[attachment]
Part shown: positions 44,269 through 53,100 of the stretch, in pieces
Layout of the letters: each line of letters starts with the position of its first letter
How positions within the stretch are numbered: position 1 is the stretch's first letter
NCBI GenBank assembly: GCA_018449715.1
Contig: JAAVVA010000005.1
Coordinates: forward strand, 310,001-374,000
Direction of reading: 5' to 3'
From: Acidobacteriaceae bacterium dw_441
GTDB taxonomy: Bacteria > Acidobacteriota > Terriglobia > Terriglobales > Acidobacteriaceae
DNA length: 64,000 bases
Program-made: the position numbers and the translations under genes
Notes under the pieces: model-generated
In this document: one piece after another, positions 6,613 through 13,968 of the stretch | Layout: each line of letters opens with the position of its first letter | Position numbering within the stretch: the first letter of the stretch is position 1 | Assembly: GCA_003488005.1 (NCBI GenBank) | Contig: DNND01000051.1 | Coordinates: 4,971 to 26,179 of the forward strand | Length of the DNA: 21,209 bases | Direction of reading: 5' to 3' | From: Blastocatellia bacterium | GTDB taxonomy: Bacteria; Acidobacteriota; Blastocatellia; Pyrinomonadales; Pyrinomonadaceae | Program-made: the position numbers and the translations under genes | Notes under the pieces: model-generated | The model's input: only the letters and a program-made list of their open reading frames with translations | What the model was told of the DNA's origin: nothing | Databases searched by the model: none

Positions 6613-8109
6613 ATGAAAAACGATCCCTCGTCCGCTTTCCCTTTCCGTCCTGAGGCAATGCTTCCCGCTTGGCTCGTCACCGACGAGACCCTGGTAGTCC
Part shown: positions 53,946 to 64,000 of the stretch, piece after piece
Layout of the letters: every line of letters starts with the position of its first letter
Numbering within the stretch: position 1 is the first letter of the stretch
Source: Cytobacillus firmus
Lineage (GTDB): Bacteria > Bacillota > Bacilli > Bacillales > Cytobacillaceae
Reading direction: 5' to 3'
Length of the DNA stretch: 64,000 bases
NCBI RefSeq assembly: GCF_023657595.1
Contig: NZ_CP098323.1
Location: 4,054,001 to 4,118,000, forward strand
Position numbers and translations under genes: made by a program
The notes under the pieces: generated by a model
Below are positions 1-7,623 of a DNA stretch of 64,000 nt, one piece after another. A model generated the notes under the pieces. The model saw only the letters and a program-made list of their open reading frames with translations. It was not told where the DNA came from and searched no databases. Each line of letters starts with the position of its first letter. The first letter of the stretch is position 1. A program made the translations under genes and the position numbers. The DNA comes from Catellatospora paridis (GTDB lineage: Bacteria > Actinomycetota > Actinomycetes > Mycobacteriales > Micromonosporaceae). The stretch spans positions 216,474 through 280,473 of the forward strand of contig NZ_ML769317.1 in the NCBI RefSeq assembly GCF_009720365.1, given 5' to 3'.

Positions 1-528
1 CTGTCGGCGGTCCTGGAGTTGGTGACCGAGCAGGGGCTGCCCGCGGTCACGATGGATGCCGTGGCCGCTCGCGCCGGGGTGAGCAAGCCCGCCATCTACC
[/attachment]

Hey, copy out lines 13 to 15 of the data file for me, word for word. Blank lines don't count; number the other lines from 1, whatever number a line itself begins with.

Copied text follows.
In this document: one piece after another, positions 6,613 through 13,968 of the stretch | Layout: each line of letters opens with the position of its first letter | Position numbering within the stretch: the first letter of the stretch is position 1 | Assembly: GCA_003488005.1 (NCBI GenBank) | Contig: DNND01000051.1 | Coordinates: 4,971 to 26,179 of the forward strand | Length of the DNA: 21,209 bases | Direction of reading: 5' to 3' | From: Blastocatellia bacterium | GTDB taxonomy: Bacteria; Acidobacteriota; Blastocatellia; Pyrinomonadales; Pyrinomonadaceae | Program-made: the position numbers and the translations under genes | Notes under the pieces: model-generated | The model's input: only the letters and a program-made list of their open reading frames with translations | What the model was told of the DNA's origin: nothing | Databases searched by the model: none

Positions 6613-8109
6613 ATGAAAAACGATCCCTCGTCCGCTTTCCCTTTCCGTCCTGAGGCAATGCTTCCCGCTTGGCTCGTCACCGACGAGACCCTGGTAGTCC